Let’s Talk About It: The Rise, The Fall, and Rise Again of Astrology
Astrology has taken the internet by storm as of recent, and to some it really does feel like it came out of nowhere. While astrology itself is not a concept that’s new, its massive surge in popularity is certainly something we haven’t seen in a while. This undoubtedly leaves us with a few questions:
When were the golden years of modern astrology, and what made it suddenly vanish out of the public’s favor?
Why has it returned now, out of any other time?
In the beginning of the 1970’s, where everyone was really into individuality and fighting back against the status quo, astrology was really at its peak. The flower children of the ‘70s were all over the idea of having something cloaked in mysticality that spoke directly to them without needing a middle man to interpret anything. That all changed when news of Ted Bundy broke loose in 1974.
Newspapers had gotten wind that a murderer (later revealed to be Bundy) had allegedly lured a few of his victims to go with him by using his charm and starting conversations by asking what their astrological sign was. While this was never directly confirmed, it was sure to spark hysteria in small communities for quite a while, and the correlation between those articles and the decline in astrological talk during the mid-late 1970’s and extended to the 80’s is too strong to ignore.
The counterculture of the 90’s (grunge, alt. rock, living as rebellious underworlders, and full of self-expression) both hindered and helped astrology over the span of that decade. Everyone was tired of the old and everything related to it, and wanted something new and fresh. Astrology was kind of given an edge because of how quickly it was dropped; it wasn’t talked about for quite some time which gave it a very strong appeal to those of the underground scene. Slowly, conversations about astrology were coming back into relevancy as the turn of the century came around, but it still had a ways to go.
When I was younger, as a little baby Millennial who wasn’t aware of my label just yet, I distinctly remember logging onto my mom’s MSN homepage and looking at a small pinned section called “Horoscopes”; it had her sign and my dad’s sign displayed with advice and fortunes for each of them. Curious, I conducted my own research by cautiously typing in “november horoscopes” into the Bing (yes, I know) search engine and discovered my identity as a Scorpio. I was enthralled for a solid 10 minutes before losing interest, as all the information clearly applied to adults and as an 11 year old kid, that kind of stuff easily bored me. It wasn’t until college that I rekindled my fascination and admiration for astrology, this time with a much more mature mindset and more resilient curiosity. But what drew me to rekindle this passion?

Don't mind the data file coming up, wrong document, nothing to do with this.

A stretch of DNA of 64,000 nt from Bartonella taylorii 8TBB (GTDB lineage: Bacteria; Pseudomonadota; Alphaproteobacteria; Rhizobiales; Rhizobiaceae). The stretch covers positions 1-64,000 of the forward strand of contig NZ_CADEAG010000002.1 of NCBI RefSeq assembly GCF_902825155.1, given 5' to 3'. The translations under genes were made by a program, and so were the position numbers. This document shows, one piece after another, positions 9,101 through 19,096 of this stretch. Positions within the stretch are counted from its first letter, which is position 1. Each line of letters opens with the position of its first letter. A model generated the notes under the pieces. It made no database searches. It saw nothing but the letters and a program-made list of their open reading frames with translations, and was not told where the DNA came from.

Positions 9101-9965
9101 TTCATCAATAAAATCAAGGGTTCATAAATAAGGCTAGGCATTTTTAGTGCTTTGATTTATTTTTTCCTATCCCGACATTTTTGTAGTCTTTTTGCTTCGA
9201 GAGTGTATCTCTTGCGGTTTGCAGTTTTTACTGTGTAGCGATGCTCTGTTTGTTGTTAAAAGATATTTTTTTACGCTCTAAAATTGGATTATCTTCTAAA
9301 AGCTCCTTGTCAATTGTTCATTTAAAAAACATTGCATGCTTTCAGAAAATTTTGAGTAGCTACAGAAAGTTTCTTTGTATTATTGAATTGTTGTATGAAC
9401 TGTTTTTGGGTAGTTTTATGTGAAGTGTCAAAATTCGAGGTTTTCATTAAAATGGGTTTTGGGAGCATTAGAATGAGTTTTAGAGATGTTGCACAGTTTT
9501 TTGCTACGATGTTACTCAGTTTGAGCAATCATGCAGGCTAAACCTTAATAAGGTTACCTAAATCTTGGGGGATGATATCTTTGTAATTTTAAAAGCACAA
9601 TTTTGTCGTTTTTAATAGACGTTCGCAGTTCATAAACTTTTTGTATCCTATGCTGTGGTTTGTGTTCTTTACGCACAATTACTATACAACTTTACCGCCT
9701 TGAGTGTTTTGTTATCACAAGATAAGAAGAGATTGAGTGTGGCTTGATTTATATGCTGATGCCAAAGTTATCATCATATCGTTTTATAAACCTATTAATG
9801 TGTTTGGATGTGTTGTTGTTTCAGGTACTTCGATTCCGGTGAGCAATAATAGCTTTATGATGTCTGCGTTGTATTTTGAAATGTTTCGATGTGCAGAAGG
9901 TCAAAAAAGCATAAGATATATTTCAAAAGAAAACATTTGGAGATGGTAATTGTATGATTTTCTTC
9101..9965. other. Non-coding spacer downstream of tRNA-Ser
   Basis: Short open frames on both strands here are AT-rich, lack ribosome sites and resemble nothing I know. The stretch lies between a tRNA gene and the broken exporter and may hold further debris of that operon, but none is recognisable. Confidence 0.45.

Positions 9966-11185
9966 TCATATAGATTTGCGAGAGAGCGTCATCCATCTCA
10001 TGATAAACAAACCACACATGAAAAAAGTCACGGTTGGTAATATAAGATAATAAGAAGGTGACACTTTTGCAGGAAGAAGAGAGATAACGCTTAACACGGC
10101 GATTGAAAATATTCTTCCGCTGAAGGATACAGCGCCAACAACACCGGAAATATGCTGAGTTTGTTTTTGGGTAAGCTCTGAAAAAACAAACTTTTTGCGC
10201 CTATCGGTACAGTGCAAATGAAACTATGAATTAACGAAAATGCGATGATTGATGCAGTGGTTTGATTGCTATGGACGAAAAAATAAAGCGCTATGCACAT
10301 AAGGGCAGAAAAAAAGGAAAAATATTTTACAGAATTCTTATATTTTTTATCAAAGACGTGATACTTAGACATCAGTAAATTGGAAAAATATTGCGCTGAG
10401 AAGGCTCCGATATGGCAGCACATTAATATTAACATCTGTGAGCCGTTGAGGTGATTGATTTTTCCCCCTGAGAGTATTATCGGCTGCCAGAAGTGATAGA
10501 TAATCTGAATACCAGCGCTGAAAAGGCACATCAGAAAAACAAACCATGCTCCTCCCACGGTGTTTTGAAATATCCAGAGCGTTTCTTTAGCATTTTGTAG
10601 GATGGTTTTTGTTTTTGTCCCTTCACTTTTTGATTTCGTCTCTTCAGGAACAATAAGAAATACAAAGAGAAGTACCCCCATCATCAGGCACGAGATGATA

That’s right, memes. I was on the Instagram explore page and saw a post with the caption “the signs and how they deal with rejection: please also check your moon and venus signs”. I was so confused: what the hell was a moon sign? And a venus sign? I had absolutely no idea what those were. So, much like my 11 year old self, I took to searching (this time using Google because I’m not an internet rookie anymore) and found myself falling into a rabbit hole of information. There were thousands upon thousands of articles on everything under the umbrella term “astrology”, from drawing natal charts to understanding retrogrades, learning about moon/venus compatibility in relationships and what your rising sign meant, and so much more. Compared to what I remembered reading back at the ripe age of 11, all of this stuff was extremely more in-depth and way more accessible. If you look up natal charts now, you’ll find over 20 different websites offering to calculate yours for free. But where did all this info come from? Has it really been around all this time?
The answer? Yes. Kind of. Depends on how you look at it.
As previously mentioned, astrology is no new concept. All of this information has been around for a very long time. But the popularity and circulation of it is something that it hasn’t seen before in the modern era. And with the age of the internet constantly blooming and expanding, astrology as found its perfect niche in it all. It has an easy entry point with all the articles available, and with online message boards and communities, people can easily talk with other more experienced astrologers and get information at rapid rates. This sudden boom of information definitely felt new to many people, and with the amazing ability that Millennials have of turning massive amounts of info into easily digestible formats (aka: memes) is the perfect context for astrology to thrive in. Combined with the stress of our heavily politicized society and constant awareness of all the bad things that occur on the daily, astrology is the perfect reassurance for people who need some kind of reminder of where they stand as an individual in our tumultuous world. It’s less serious than an organized religion, but can still provide a similar sense of solace that one might get otherwise.
In a time where everything seems uncertain, introspection and looking in on one’s place in the world can provide a sense of peace. Astrology can fill that gap that so many people seek to fill, and doing so is harmless as well. There’s no heavy commitment, there’s no immense sense of seriousness; it’s something fun people can indulge in to help them better understand themselves. Plus, it helps satisfy the mini narcissist inside us all: who doesn’t like being talked about?